Through the Eyes of a Romantic
Tristan & Isolde (the movie) is a retelling of the ancient Celtic tale about two star-crossed lovers. Before viewing the movie, I wasn’t aware of this tale. The promo tag line, however, tipped me off to the outcome. Before there was Romeo and Juliet there was: Tristan & Isolde. Okay. So I knew going in that I wouldn’t be getting my preferred happily-ever-after. If the story is compelling, if I fall in love with the characters and believe that they are meant to be, I can handle a bitter-sweet ending.
Take Cold Mountain for instance. I know fellow romantics who hated this film because of the ending. Although, I wanted an HEA with all my heart, when I didn’t get it, I wasn’t angry or let down, just sad for Inman and Ada. I believed in their love. I rooted for them, ached for them. I walked away from the theater mourning the love lost, but filled with a sense of hope. Though not a traditional romance, Cold Mountain is a true love story.
Back to Tristan & Isolde. It started off so well. The director and writer took their time setting up the story, which I liked. It helped me to emotionally connect with the hero, Tristan. To understand his motivation, his beliefs. I was hooked. Tristan (Englishman and adopted son of Lord Marke) was loyal and intelligent. A brave warrior. A scene where he leads a rescue of village women, cemented his role as our ‘hero’.
Then he meets and falls in love with an Irish princess, Isolde. If you’ve seen the movie, you know how their relationship develops. If not, you can read the synopsis here. Through circumstances, Isolde ends up married to Lord Marke (played by Rufus Sewell). This is where the movie fell apart for me.
Tristan, though deeply in love with Isolde, convinces her that she must follow through with this marriage. “We will bear this,” he tells her, “because we must.” His actions, his words, rang true to the character they had set up. This man loved and respected Lord Marke. He put his Lord and their people above his personal desires. A typical heroic deed in the eyes of we romantics. Okay. So, still believable. I watched as a broken hearted Isolde resigned herself to marriage with a man she did not love. Believable. Watched as Lord Marke wooed her with patience and kindness. Believable. Watched as Isolde began to soften toward Lord Marke. Because Tristan had been away for some time and because of how tenderly Marke treated her--also believable.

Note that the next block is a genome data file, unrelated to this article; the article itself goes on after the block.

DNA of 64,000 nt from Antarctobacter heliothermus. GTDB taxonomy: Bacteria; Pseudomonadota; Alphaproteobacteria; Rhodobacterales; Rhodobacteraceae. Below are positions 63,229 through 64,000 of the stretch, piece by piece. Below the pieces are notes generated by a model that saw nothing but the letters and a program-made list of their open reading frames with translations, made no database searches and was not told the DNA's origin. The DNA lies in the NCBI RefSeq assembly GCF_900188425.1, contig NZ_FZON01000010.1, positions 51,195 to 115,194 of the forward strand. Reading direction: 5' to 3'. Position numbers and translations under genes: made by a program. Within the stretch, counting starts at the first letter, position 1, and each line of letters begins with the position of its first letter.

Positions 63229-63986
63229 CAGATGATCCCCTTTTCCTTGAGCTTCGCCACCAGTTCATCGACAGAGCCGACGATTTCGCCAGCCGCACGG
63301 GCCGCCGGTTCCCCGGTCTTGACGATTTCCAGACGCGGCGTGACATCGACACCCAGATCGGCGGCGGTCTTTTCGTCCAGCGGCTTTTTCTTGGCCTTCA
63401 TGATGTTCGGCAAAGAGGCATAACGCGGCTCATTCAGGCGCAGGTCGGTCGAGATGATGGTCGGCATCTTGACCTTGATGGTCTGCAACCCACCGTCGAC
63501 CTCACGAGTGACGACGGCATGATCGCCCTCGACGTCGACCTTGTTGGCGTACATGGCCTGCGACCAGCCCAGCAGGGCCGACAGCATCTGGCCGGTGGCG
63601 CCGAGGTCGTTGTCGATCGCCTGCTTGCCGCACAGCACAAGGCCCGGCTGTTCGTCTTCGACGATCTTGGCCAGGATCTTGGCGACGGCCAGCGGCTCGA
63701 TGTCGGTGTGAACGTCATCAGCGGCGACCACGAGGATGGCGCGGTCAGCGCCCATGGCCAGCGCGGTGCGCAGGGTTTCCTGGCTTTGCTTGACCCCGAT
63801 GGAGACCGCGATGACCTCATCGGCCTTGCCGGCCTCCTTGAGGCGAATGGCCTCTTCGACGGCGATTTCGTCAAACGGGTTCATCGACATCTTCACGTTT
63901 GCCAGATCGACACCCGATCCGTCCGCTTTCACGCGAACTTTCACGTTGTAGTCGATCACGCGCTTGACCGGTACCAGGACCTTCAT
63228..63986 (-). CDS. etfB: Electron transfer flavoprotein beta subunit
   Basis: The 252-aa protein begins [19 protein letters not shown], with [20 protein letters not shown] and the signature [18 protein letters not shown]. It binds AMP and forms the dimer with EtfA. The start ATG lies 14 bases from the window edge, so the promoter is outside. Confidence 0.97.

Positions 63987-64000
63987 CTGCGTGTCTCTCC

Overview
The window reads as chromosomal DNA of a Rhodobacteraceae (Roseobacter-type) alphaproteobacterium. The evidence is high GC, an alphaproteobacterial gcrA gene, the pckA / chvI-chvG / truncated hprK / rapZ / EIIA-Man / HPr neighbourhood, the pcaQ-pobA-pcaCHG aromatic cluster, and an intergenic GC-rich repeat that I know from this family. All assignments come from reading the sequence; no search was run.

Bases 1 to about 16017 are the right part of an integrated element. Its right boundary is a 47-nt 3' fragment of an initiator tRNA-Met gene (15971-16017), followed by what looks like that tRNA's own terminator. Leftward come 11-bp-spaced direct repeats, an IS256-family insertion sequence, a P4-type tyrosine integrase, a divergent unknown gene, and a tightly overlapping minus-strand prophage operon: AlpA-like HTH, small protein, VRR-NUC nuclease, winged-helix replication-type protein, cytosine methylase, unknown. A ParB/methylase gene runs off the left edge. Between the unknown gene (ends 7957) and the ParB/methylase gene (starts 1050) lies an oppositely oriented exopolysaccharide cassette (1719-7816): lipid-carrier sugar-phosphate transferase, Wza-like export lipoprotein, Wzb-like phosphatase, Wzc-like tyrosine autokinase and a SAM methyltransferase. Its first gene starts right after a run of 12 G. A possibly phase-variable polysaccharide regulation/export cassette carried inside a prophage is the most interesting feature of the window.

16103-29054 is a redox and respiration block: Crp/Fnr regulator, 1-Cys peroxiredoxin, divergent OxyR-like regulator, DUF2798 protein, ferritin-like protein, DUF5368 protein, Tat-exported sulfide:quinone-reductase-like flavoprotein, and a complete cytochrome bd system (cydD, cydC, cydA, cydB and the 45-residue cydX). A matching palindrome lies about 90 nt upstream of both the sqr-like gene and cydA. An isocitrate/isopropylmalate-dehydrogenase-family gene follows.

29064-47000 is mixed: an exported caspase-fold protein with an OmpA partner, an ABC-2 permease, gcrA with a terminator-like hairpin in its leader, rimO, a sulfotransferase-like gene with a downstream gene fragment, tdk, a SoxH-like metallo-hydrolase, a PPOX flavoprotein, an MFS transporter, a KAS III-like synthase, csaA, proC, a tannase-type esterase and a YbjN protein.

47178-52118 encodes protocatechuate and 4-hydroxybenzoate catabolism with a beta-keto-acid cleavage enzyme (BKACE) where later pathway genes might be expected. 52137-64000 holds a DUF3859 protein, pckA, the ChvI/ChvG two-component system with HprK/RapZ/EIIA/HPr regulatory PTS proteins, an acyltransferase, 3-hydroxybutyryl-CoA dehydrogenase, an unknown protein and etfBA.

Tristan witnesses her warming to Lord Marke, and instead of sucking it up and ‘bearing it’, he throws a jealous snit, taunting Isolde with snide comments, forcing her to admit her heart still belongs to him… and the traitorous affair begins. For the rest of the movie, every time the camera was on Tristan, I swear there were tears in his eyes. His actions were no longer selfless, but selfish. Where was the young hero of the first half of the movie? My disappointment wasn’t with the ‘affair’, but with Tristan.
My husband turned to me at one point and said, “I bet I know why you’re not enjoying this movie at this point. You think she should be with Rufus Sewell.”
Ding, ding, ding! “On the nose. You win!” Lord Marke was kind, charming, handsome, a brave warrior and strong leader. Why would any woman prefer sniveling Tristan to charismatic Marke? Why would she prefer a weak boy to a strong man? I didn’t buy it.
In the end, Tristan redeemed himself, but I didn’t care by that point. And by the by, in the end, Lord Marke still came off more hero-like in his actions than Tristan. I’m not saying the filmmaker should have made Lord Marke less appealing. That could have worked to provide great conflict. A similar ploy worked well with the Lancelot, Guinevere, and King Arthur triangle. But that’s just it. Tristan wasn’t conflicted enough. He wasn’t man enough. Hero enough. When he met his end, I didn’t think, “Poor Isolde.” I thought, “If you’re lucky Lord Marke will take you back.”
Long post long, I was disappointed in Tristan & Isolde. I knew I wasn’t going to get my HEA, but I didn’t even get a believable love story. I did not root or ache for the star-crossed lovers. I rooted and ached for Lord Marke. On a good note, the evening was not a total waste. I learned a great deal about storytelling, characterization, and creating a believable tale of love. Plus, I got to ogle Rufus Sewell. *g*
Anyone else see this movie? Thoughts? Comments on what makes or breaks a hero or heroine? Let’s talk.